SNP MP for Gordon, Richard Thomson, has called on the UK Government to abandon plans to scrap the current £20 weekly uplift in Universal Credit and to make it permanent.
The £20 increase in Universal Credit is set to expire in March. There are fears that if the uplift is withdrawn, it could push a further 820,000 children into poverty. A study by the Resolution Foundation has indicated that any such move would see the income of families fall by more than 4% and increase real poverty from 21% to 23% by 2024/25.
Mr Thomson’s call comes as the latest Office for National Statistics labour market survey revealed that redundancies across the UK hit a record high of 370,000 in December, with at least 819,000 fewer people in employment in November than February.
In a vote on the issue which took place last night, Mr Thomson was one of 278 MPs who voted to demand that the UK Government abandon its plan. The motion passed after the Prime Minister ordered Conservative MPs to abstain on the issue.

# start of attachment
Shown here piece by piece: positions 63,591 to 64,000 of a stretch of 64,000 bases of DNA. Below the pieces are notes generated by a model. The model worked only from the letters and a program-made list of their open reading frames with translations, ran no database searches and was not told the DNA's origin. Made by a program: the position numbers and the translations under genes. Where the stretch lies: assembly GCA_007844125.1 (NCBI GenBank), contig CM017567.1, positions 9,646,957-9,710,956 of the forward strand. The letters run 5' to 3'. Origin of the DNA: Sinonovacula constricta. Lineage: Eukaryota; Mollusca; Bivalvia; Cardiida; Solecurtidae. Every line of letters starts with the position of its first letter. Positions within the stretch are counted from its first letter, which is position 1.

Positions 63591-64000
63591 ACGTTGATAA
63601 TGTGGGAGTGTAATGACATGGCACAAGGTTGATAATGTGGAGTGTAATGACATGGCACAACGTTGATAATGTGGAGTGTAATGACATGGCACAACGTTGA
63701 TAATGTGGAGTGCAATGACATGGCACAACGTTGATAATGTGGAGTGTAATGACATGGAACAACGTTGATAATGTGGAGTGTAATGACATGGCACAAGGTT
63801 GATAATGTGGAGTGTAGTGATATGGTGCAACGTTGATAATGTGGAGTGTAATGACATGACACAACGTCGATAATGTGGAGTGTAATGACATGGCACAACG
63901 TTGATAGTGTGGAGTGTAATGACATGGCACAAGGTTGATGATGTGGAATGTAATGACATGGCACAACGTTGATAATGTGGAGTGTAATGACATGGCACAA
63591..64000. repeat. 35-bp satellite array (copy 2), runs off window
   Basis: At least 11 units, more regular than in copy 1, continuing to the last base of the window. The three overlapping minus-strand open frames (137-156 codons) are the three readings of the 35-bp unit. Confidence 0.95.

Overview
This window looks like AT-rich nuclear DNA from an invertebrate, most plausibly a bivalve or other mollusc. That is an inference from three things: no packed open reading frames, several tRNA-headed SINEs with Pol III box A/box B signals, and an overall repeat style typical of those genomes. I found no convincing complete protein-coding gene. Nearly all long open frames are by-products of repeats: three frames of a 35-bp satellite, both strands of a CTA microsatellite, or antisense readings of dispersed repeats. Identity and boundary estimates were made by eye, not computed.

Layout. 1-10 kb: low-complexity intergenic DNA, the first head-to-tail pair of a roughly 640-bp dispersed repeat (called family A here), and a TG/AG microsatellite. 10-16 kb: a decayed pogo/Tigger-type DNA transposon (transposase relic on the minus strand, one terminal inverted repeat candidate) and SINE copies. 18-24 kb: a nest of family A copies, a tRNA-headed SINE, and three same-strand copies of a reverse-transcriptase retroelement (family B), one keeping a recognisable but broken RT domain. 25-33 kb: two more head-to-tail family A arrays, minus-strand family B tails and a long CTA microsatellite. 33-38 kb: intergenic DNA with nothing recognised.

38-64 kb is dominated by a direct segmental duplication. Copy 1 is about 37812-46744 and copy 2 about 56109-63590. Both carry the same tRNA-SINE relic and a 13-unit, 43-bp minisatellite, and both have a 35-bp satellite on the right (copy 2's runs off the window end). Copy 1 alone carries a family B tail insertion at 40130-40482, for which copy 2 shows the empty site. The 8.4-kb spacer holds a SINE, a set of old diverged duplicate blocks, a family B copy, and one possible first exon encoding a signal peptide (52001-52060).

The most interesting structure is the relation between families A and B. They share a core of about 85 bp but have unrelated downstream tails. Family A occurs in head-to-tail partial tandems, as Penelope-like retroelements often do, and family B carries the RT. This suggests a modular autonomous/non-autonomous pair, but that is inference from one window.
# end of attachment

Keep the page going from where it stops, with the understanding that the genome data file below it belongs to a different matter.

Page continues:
Not a single Scottish Conservative MP broke ranks with the Prime Minister in order to show support for maintaining the uplift.
Mr Thomson said: “The UK Government’s plans to slash the incomes of vulnerable families by over £1,000 a year is both cruel and economically inept, and will force families and children across Gordon and the North East into deeper poverty through no fault of their own.
“It is particularly disappointing that not one of the Scottish Conservative MPs was prepared to speak up for their most financially vulnerable constituents by joining calls to retain this uplift.
“This fuels my belief that a Basic Universal Income would assist our communities and ensure those in need are not left scrambling to cover the cost of living. The Conservatives should listen to the overwhelming public opinion on this matter and maintain this very modest measure to help protect those who need this help most right now.